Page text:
A dramatic shift is under way in patterns of FDI: advances in technology are reshaping its very location, nature and scale as part of a new digital economy. And those patterns of change could be accelerated by the impact of the coronavirus. The results are forcing companies and countries – especially developing economies – to re-evaluate what kind of FDI to seek and how to address the digital economy.
The digital economy was defined by Unctad in 2017 as “the application of internet-based digital technologies to the production and trade of goods and services”. These technologies – including blockchain, 3D printing, the Internet of Things, 5G mobile broadband, cloud computing, automation and robotics, and AI and data analytics – are driving the so-called Fourth Industrial Revolution.
Meanwhile, internet platforms such as search engines, online payments, e-commerce and digital media providers make transactions easy.
Estimates of the value of the digital economy range from 4.5% to 15.5% of world GDP, but there is consensus that that share is rapidly growing. Unctad estimated in 2019 that the global value of e-commerce in 2017 reached $29,000bn, or 36% of world GDP. Digitally deliverable service exports totalled $2900bn worldwide, or 50% of global services exports, Unctad reported.
At the same time, traditional manufacturing and service multinationals are increasingly using ICT to rethink the way they operate internationally and streamline their operations, as are SMEs and a new generation of ‘born global’ companies.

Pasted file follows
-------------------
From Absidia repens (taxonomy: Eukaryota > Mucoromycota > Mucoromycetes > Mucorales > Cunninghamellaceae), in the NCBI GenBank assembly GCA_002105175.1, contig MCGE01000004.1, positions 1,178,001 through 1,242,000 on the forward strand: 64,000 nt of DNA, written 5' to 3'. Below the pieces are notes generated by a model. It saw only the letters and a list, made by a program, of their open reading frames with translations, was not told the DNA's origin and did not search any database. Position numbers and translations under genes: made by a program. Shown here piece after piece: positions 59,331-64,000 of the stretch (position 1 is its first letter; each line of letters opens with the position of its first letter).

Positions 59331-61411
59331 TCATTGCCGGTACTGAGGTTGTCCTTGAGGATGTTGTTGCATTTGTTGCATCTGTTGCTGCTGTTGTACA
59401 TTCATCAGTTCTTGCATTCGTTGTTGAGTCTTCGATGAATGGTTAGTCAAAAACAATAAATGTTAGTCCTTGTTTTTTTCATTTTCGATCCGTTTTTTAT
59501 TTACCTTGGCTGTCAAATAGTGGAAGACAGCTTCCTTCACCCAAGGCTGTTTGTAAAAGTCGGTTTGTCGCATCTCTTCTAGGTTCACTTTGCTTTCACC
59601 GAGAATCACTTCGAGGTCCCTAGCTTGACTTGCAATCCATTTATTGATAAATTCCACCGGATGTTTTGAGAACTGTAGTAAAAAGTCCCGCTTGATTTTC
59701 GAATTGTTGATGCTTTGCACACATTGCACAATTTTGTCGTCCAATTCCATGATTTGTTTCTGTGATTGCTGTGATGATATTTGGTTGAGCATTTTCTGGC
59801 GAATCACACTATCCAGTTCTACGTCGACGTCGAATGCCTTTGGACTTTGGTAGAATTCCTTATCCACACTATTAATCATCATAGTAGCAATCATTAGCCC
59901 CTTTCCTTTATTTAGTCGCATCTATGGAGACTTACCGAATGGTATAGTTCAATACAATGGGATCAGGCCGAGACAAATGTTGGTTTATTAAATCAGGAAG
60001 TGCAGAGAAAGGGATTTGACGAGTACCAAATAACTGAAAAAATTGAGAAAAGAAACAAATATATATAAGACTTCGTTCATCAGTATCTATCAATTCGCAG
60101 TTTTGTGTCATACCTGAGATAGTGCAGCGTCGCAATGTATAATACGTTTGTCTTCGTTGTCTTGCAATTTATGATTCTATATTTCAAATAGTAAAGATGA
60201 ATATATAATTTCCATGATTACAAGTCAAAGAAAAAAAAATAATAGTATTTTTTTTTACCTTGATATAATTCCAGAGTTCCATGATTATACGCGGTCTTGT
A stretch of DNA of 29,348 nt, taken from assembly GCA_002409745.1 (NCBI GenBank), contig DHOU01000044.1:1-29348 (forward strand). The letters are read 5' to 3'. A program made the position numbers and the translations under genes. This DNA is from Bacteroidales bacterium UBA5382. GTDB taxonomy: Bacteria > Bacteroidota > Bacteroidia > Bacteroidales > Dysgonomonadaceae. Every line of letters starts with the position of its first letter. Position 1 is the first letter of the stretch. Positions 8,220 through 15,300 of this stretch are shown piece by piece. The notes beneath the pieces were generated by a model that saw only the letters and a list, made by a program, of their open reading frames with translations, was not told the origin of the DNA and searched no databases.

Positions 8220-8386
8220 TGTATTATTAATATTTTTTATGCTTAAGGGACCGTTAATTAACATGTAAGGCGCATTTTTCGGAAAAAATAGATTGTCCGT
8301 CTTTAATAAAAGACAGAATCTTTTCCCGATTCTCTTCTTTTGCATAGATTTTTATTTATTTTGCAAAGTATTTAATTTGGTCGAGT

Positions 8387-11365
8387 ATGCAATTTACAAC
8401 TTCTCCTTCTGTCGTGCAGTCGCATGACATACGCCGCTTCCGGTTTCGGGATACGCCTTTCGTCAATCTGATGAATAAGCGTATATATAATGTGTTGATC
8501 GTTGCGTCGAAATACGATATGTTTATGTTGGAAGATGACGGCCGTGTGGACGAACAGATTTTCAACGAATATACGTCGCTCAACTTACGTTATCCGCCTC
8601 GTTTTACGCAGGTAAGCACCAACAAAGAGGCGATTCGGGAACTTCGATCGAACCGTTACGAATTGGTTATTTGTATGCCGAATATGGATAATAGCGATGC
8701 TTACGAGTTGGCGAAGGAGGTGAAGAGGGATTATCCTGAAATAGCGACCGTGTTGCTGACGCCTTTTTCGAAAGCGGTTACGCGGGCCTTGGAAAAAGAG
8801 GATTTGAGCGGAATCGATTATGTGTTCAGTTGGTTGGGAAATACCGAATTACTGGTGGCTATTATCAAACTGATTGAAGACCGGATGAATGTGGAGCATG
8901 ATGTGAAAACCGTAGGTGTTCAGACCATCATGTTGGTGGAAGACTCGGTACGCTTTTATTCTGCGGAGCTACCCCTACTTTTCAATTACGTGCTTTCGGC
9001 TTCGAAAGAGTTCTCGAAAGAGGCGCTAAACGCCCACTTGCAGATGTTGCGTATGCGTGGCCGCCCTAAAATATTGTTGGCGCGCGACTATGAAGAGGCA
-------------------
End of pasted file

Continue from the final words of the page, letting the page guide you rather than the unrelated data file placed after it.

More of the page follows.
Push and pull
Bruno Casella, an economist with Unctad in Geneva who helped write its reports on the digital economy, notes that digital technologies facilitate the management and coordination of disparate value chains.
“They are a way to manage complexity. Traditionally, one of the main reasons to do FDI is that the transaction costs of dealing with third parties abroad is too high or the risks are too high, so you want strict controls,” he says. “But digitisation can have the effect of reducing transaction costs because there is more transparency and higher control. So one of the main reasons to internalise your operations [through FDI] is not there, and there is less financial risk in outsourcing.”
Not only is there a possibility that traditional multinational companies may decide to outsource production to third parties instead of undertaking FDI, some may choose to adopt robotics or other technologies to manufacture at home and export the finished product. The higher labour costs of domestic production may be offset by the limited use of human labour in a robotic world, especially in industries such as automotives and electronics.
For this reason, Mr Casella believes digital technologies may enhance opportunities in offshoring production, but robotics may work in the opposite direction and encourage reshoring.
Lorraine Eden, a management professor at Texas A&M University, agrees. Even clothing – the epitome of a low-cost labour FDI choice – could be affected. Ms Eden expects FDI to continue for manufacturing of basic clothing and mass-market goods. However, she foresees digitisation enabling the growth of ‘micro-manufacturing’: small-scale manufacturing and short production runs closer to home, aided by 3D printing.